Mother Agnes Mariam of the Cross
The letter is available in pdf format here. During the early part of November Mother Agnes has been on a speaking tour of the US. Click here to read a report by blogger Madison Ruppert of a speech she gave in Los Angeles.
In the video below, uploaded in 2010, you will see Scahill sharing his views on 9/11:
“I believe that the United States was attacked by Al Qaeda on 9/11 by men who flew airplanes into those buildings,” says Scahill.
I would recommend Scahill watch the newly-released documentary September 11: The New Pearl Harbor. One of the things he will learn is that the “men who flew airplanes into those buildings” could barely pilot a twin engine plane.
In the above video you will also notice Mr. Scahill, the investigative reporter, discussing, almost angrily, his belief that efforts to determine the truth of what happened on 9/11 are “destructive” to “an honest dialog in this country about US policy,” and then going on to describe such efforts as “insulting to the people who died on 9/11.” Again, I would recommend he go here and watch a discussion by licensed clinical psychologists on cognitive dissonance and 9/11 denial.
Also See: Short Film Clips of Mother Agnes online:
On the Rebel Uprising
RT | July 20, 2009
The real reason why the U.S. continues its presence in Afghanistan is Iran the country which is an annoyance for Israel, said Karen Kwiatkowski, a writer and former U.S. Air Force officer.
A previously unknown Greek far-left group has claimed responsibility for the shooting of two members of the country’s neo-Nazi Golden Dawn group.
Golden Dawn members Emmanuel Kapelonis, 22, and Giorgos Foundoulis, 27 were killed in a drive-by shooting outside the local branch of the far-right party in the suburb of Neo Iraklio in a northern suburb of Athens.
The far-left group, calling themselves “Fighting Peoples’ Revolutionary Forces”, said the two were shot in retaliation for the recent murder of left-wing rapper Pavlos Fyssas.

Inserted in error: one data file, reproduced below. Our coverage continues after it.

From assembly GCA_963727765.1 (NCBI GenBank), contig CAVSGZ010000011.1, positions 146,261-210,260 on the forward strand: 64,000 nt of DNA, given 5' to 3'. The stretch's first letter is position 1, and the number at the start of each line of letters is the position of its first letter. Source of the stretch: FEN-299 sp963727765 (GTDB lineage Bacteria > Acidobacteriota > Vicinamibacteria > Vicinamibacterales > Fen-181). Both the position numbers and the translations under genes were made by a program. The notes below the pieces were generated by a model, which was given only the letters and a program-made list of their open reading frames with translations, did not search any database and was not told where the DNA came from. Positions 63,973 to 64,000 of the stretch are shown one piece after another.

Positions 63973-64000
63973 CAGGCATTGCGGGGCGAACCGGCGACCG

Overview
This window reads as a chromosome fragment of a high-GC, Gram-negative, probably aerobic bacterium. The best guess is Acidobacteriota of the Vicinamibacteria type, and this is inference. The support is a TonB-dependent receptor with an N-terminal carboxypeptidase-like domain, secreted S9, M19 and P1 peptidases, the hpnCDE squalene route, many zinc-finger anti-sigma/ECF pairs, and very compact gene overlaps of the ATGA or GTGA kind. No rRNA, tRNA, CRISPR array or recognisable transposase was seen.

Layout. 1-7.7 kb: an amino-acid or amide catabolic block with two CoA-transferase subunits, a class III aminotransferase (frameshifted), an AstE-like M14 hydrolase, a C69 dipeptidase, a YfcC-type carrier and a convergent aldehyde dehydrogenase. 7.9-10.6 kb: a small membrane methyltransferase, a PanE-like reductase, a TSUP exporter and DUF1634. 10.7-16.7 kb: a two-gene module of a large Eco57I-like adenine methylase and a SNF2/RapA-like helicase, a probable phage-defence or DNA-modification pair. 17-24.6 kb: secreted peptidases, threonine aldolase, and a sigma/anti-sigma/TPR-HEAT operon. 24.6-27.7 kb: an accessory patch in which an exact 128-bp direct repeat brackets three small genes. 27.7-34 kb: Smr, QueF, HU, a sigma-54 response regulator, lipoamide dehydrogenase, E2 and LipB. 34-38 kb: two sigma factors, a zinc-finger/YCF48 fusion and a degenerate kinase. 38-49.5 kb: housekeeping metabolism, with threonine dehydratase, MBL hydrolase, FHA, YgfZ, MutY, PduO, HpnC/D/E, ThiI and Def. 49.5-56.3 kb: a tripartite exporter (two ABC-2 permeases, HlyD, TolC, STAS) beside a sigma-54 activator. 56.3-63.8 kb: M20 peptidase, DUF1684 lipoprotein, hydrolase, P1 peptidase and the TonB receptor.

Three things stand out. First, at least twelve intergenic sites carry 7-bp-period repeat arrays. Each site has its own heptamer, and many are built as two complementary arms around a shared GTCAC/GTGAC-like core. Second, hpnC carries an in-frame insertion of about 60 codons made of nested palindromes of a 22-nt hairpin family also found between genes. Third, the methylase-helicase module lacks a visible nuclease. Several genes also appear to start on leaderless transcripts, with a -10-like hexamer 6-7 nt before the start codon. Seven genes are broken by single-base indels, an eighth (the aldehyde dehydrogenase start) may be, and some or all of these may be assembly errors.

“The attack was an act of retaliation for the murder of Pavlos Fyssas,” the group said in an 18-page statement published on a local news website.
Fyssas was fatally stabbed by suspected Golden Dawn member George Roupakias outside a café in Keratsini, western Athens in September.
The musician’s killing triggered a wave of protests across Greece and prompted strong statements by the country’s political leaders.
“We will not allow our country to become a place to settle scores,” Greece’s Minister of Public Order and Citizen Protection Nikos Dendias said in a statement.
Since Fyssas’s murder, the leader of Golden Dawn and two of its lawmakers have been jailed pending trial on charges of running a criminal group.
Golden Dawn rose from a fringe group to win nearly seven percent of the vote in the 2012 general elections, and has seen its support rising to around 12 percent since then due to its widespread criticism of immigration and austerity reforms in the debt-stricken country.
Counterterrorism officials are investigating the authenticity of the group’s claim, local media report.
Greek officials fear the killings could affect the country’s future by sparking a new round of retaliation and further fueling social unrest.
In this video I expose the obvious contradictions intrinsic to Jewish progressive thoughts as explored by Paul Jay and Max Blumenthal. We are dealing here with nothing short of controlled opposition.
This is my first attempt to produce such a video. I am obviously technically limited on that front. But I promise to improve quickly.
By Charles Shaw | October 28, 2013
500 innocent Americans are murdered by police every year (USDOJ). 5,000 since 9/11, equal to the number of US soldiers lost in Iraq.
In 1994 the US Government passed a law authorizing the Pentagon to donate surplus Cold War era military equipment to local police departments.
In the 20 years since, weaponry designed for use on a foreign battlefield, has been handed over for use on American streets… against American citizens.
The “War on Drugs” and the “War on Terror” replaced the Cold War with billions in funding and dozens of laws geared towards this new “war” against its own citizens.
This militarization of the police force has created what is being called an “epidemic of police brutality” sweeping the nation.
a short film by Charles Shaw
featuring the track ‘RELEASE” by Random Rab
and excerpts from the films
“THE EXILE NATION PROJECT” by Charles Shaw
P.A.T.R.I.O.T. Act I, II & III (2001, 2004, 2010)
Homeland Security Act (2002)
Enhanced Border Security, Visa Entry Reform and
Immigrant Deportation Act (2002)
The Intelligence Reform and Terrorism Prevention
Military Commissions Act (2006, 2009)
The FISA Amendments Act (2008)
The National Defense Authorization Act (NDAA)